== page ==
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A unique collision tumor in breast invasive ductal carcinoma and mucosa-aaociated lymphoid tissue lymphoma.
Collision tumors, such as the case presented here, provide a unique opportunity for side-by-side comparison of the pathologic features that help distinguish these 2 entities and circumvent the quality control issues that arise when immunohistochemical and other staining patterns are compared between specimens on different slides.
Besides the advantages in using immunohistochemistry to distinguish one metastatic focus from another in a collision tumor, these same principles can be applied to genitourinary tumors in the bladder neck region.
Clearly, immunohistochemical staining is a valuable tool for assessing all types of collision tumors, from both the genitourinary tract and other organ systems.
This is a rare and unique entity of collision tumors of RCC coexisting with IVL.
To our knowledge, this is the first report of these unusual collision tumors in the English literature.
Malignant neoplasms originating from 2 or more distinct topographic organs form a collision tumor Four instances of collision tumor of the male urogenital tract in which prostatic carcinoma was one of the components have been described.
In summary, to our knowledge this is the first reported case of a collision tumor (malignant triton tumor and ependymoma) at this anatomic location.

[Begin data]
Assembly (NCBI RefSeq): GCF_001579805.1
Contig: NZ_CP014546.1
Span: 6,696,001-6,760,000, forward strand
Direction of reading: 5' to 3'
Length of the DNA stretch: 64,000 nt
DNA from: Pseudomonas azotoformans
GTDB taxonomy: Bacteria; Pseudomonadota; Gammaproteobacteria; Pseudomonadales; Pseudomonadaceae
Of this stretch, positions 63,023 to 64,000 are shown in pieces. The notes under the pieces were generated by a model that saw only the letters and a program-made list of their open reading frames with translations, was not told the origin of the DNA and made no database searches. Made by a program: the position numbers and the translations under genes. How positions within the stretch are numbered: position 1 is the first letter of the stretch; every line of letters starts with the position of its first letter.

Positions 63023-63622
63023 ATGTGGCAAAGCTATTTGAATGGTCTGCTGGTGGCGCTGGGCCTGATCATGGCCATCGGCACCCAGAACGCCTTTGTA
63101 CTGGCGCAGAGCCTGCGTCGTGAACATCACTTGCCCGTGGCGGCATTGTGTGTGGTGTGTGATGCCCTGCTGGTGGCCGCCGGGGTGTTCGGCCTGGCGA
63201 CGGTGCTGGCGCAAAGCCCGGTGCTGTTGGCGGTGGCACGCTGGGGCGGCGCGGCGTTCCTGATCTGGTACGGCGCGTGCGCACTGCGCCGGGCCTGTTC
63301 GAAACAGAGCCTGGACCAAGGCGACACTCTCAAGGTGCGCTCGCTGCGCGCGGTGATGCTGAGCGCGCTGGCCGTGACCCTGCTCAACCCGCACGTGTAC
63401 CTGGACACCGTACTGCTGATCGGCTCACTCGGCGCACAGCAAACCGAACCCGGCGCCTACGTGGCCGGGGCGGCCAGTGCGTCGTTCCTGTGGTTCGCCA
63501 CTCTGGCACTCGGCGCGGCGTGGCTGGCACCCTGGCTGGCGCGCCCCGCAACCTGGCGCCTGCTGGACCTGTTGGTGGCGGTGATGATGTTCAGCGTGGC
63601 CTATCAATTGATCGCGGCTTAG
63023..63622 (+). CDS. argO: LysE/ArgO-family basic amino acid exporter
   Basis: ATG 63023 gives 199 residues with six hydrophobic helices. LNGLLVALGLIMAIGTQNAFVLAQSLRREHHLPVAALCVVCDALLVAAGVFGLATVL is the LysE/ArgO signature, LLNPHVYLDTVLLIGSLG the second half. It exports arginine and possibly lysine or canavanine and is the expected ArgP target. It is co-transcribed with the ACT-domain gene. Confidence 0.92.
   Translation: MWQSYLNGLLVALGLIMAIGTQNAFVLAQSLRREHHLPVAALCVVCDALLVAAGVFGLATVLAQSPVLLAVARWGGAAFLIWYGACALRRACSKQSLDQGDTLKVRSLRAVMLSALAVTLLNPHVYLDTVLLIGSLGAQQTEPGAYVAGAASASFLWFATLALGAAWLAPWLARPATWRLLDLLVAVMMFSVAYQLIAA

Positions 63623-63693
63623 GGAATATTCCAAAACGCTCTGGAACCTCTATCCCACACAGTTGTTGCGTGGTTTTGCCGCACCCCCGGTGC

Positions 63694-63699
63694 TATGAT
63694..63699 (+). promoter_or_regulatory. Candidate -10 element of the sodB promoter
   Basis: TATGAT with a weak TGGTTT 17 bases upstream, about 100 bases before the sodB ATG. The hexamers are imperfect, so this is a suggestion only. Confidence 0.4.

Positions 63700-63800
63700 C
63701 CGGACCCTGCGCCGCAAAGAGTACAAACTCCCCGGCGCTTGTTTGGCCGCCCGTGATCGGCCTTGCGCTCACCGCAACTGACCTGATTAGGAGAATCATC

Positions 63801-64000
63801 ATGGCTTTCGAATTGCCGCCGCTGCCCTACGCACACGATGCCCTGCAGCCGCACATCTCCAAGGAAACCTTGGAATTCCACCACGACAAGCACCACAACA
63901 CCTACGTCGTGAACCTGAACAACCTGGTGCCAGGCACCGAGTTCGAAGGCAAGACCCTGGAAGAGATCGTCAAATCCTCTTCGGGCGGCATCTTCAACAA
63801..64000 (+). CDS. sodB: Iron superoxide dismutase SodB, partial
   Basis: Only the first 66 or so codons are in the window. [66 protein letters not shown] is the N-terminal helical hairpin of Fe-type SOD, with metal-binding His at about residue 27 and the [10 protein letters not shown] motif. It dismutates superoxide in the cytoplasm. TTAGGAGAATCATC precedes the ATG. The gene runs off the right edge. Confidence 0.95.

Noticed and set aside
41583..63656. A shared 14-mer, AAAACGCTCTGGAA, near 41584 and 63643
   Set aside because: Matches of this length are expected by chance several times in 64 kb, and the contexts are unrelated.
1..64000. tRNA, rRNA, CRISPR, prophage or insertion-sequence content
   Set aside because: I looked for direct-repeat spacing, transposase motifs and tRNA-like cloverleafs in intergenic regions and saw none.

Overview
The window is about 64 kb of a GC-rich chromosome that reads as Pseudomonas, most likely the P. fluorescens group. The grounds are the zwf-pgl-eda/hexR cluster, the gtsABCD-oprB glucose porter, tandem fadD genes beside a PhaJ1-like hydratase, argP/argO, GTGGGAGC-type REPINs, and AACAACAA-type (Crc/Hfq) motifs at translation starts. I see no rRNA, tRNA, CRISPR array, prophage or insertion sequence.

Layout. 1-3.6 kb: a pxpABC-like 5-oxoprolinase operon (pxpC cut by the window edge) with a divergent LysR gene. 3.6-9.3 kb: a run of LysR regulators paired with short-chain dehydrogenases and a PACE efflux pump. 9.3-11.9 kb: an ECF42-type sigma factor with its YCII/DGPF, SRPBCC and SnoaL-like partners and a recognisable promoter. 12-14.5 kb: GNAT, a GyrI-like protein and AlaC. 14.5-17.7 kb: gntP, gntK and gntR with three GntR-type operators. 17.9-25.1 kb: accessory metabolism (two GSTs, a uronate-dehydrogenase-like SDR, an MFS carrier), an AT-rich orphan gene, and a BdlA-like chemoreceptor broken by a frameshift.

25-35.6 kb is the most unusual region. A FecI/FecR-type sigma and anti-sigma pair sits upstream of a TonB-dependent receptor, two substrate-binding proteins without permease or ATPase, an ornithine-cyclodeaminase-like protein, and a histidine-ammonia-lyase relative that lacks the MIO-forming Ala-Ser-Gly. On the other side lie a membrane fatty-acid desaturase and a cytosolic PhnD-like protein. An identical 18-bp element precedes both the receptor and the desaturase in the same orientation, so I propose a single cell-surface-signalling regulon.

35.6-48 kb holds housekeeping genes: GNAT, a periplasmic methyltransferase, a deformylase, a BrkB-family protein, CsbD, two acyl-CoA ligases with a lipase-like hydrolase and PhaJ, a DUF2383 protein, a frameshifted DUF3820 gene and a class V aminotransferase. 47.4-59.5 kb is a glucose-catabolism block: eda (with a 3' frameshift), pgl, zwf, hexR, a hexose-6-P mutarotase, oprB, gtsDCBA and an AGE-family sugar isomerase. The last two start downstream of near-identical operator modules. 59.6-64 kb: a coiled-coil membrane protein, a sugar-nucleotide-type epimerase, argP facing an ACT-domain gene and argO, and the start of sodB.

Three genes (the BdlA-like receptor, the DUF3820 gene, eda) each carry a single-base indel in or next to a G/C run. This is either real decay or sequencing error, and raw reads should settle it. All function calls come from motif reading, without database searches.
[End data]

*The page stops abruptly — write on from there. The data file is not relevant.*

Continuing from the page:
Collision tumors are the incidental coexistence of 2 separate malignant neoplasms that occur in proximity to each other.
In one cage, the anaplastic carcinoma wag closely apposed to malignant lymphoma, large cell type, of B-cell Phenotype; this case was considered to represent a collision tumor.
1,3,5,6) Similar occurrence in other organs has also been hypothesized as possible collision tumors or secondary to a totipotential stem cell capable of epithelial and mesenchymal differentiation.
Comparison of the genetic alterations in two epithelial collision tumors of the uterine cervix: a report of two cases.
1, 2) According to Lewin and Appelman, (1) mixed endocrine and nonendocrine carcinomas of the stomach should be classified in 5 distinct groups, including carcinomas with interspersed endocrine cells, carcinoids with interspersed nonendocrine cells, composite glandular-endocrine carcinomas, collision tumors, amphicrine tumors,
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